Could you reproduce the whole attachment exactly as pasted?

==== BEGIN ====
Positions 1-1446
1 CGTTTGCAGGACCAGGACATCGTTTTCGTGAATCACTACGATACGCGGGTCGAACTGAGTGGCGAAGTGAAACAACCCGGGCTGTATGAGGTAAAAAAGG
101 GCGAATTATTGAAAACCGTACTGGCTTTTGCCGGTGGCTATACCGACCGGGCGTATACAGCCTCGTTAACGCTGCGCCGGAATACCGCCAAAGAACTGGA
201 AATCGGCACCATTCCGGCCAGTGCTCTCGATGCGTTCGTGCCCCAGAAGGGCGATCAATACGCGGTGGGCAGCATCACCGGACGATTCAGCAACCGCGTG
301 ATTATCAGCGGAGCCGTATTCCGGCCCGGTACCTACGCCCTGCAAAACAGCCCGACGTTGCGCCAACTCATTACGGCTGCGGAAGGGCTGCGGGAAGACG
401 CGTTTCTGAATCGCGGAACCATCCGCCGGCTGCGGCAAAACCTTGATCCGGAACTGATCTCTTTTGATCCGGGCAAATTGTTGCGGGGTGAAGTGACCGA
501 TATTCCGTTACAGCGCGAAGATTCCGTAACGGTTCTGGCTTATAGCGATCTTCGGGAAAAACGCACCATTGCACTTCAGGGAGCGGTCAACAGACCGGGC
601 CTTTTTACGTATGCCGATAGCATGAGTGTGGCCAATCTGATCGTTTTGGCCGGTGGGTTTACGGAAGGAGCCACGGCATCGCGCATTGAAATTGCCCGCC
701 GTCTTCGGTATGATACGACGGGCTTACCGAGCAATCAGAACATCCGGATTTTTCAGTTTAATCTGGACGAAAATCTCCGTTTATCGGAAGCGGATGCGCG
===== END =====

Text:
Positions 1-1446
1 CGTTTGCAGGACCAGGACATCGTTTTCGTGAATCACTACGATACGCGGGTCGAACTGAGTGGCGAAGTGAAACAACCCGGGCTGTATGAGGTAAAAAAGG
101 GCGAATTATTGAAAACCGTACTGGCTTTTGCCGGTGGCTATACCGACCGGGCGTATACAGCCTCGTTAACGCTGCGCCGGAATACCGCCAAAGAACTGGA
201 AATCGGCACCATTCCGGCCAGTGCTCTCGATGCGTTCGTGCCCCAGAAGGGCGATCAATACGCGGTGGGCAGCATCACCGGACGATTCAGCAACCGCGTG
301 ATTATCAGCGGAGCCGTATTCCGGCCCGGTACCTACGCCCTGCAAAACAGCCCGACGTTGCGCCAACTCATTACGGCTGCGGAAGGGCTGCGGGAAGACG
401 CGTTTCTGAATCGCGGAACCATCCGCCGGCTGCGGCAAAACCTTGATCCGGAACTGATCTCTTTTGATCCGGGCAAATTGTTGCGGGGTGAAGTGACCGA
501 TATTCCGTTACAGCGCGAAGATTCCGTAACGGTTCTGGCTTATAGCGATCTTCGGGAAAAACGCACCATTGCACTTCAGGGAGCGGTCAACAGACCGGGC
601 CTTTTTACGTATGCCGATAGCATGAGTGTGGCCAATCTGATCGTTTTGGCCGGTGGGTTTACGGAAGGAGCCACGGCATCGCGCATTGAAATTGCCCGCC
701 GTCTTCGGTATGATACGACGGGCTTACCGAGCAATCAGAACATCCGGATTTTTCAGTTTAATCTGGACGAAAATCTCCGTTTATCGGAAGCGGATGCGCG